Did Pronk pull a prank?

Sudan expert Eric Reeves adds some interesting context to the expulsion of UN envoy Jan Pronk after he blogged candidly about Sudanese battlefield losses. The press generally portrayed the move as yet another example of Sudan’s willful disregard for international opinion (and it certainly was that). But Reeves speculates that Pronk may have wanted to be ...

By , a professor at Indiana University’s Hamilton Lugar School of Global and International Studies.
606476_Pronk5.jpg
606476_Pronk5.jpg
Jan Pronk, the special representative of the United Nations Secretary General to the Sudan, speaks in Khartoum Wednesday, May 25, 2005. Pronk on Wednesday said he hopes to convince the world through the coming visit of the UN secretary general to the Sudan that the situation in Darfur has improved, though it was far from the ideal situation. The U.N. Secretary-General Kofi Annan will pay a three day visit to Sudan starting on Friday May 27, 2005. (AP Photo/Abd Raouf)

Sudan expert Eric Reeves adds some interesting context to the expulsion of UN envoy Jan Pronk after he blogged candidly about Sudanese battlefield losses. The press generally portrayed the move as yet another example of Sudan's willful disregard for international opinion (and it certainly was that). But Reeves speculates that Pronk may have wanted to be expelled—because the UN was going to can him soon anyway.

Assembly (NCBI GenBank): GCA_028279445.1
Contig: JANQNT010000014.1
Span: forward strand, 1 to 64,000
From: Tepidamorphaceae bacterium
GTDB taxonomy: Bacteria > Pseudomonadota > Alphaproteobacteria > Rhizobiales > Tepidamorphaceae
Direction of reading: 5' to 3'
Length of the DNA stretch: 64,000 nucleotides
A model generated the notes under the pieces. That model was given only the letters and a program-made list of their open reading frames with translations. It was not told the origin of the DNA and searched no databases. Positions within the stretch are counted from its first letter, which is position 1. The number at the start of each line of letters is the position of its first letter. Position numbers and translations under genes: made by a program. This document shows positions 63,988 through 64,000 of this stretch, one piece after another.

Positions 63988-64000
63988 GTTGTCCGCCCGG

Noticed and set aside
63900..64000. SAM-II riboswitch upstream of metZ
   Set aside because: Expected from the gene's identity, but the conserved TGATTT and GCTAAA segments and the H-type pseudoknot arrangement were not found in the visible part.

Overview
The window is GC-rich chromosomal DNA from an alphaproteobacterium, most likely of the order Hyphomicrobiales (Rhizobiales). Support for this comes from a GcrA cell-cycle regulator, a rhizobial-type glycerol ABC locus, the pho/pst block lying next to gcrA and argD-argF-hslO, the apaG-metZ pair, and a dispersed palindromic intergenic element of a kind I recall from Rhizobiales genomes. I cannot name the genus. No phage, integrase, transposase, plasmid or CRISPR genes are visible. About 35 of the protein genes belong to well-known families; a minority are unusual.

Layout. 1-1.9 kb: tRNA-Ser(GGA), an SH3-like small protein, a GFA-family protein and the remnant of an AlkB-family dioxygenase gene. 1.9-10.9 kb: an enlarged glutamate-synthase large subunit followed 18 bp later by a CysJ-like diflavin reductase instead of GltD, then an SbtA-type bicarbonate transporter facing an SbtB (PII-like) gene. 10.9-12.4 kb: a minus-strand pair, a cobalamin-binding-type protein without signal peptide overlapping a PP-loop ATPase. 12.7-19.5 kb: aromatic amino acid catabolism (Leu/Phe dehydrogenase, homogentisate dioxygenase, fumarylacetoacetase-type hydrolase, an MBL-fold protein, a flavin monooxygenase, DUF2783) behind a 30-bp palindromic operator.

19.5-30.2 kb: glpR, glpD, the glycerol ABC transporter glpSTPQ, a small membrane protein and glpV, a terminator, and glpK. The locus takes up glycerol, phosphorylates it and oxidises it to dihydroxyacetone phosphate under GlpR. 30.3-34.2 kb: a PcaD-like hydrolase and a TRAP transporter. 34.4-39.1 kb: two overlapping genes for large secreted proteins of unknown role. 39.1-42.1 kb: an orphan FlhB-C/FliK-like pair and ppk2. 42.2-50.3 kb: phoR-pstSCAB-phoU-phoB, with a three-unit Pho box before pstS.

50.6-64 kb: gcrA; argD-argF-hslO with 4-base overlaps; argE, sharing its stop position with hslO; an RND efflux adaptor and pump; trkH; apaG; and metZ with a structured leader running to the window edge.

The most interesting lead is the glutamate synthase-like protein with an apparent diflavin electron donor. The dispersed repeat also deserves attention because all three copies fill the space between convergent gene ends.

[I]t is difficult to believe that Pronk was unaware of the effect these words, in his widely read web log, would have; some have suggested that Pronk deliberately engineered his own expulsion, rather than be "retired" from his position following the ascension of a new UN Secretary-General. Given the high level of anger and frustration with Pronk, within the UN and by many within the humanitarian and human rights community, he must have realized his days were numbered and may very well have chosen to instigate his expulsion.

Sudan expert Eric Reeves adds some interesting context to the expulsion of UN envoy Jan Pronk after he blogged candidly about Sudanese battlefield losses. The press generally portrayed the move as yet another example of Sudan’s willful disregard for international opinion (and it certainly was that). But Reeves speculates that Pronk may have wanted to be expelled—because the UN was going to can him soon anyway.

[I]t is difficult to believe that Pronk was unaware of the effect these words, in his widely read web log, would have; some have suggested that Pronk deliberately engineered his own expulsion, rather than be “retired” from his position following the ascension of a new UN Secretary-General. Given the high level of anger and frustration with Pronk, within the UN and by many within the humanitarian and human rights community, he must have realized his days were numbered and may very well have chosen to instigate his expulsion.

David Bosco is a professor at Indiana University’s Hamilton Lugar School of Global and International Studies. He is the author of The Poseidon Project: The Struggle to Govern the World’s Oceans. Twitter: @multilateralist

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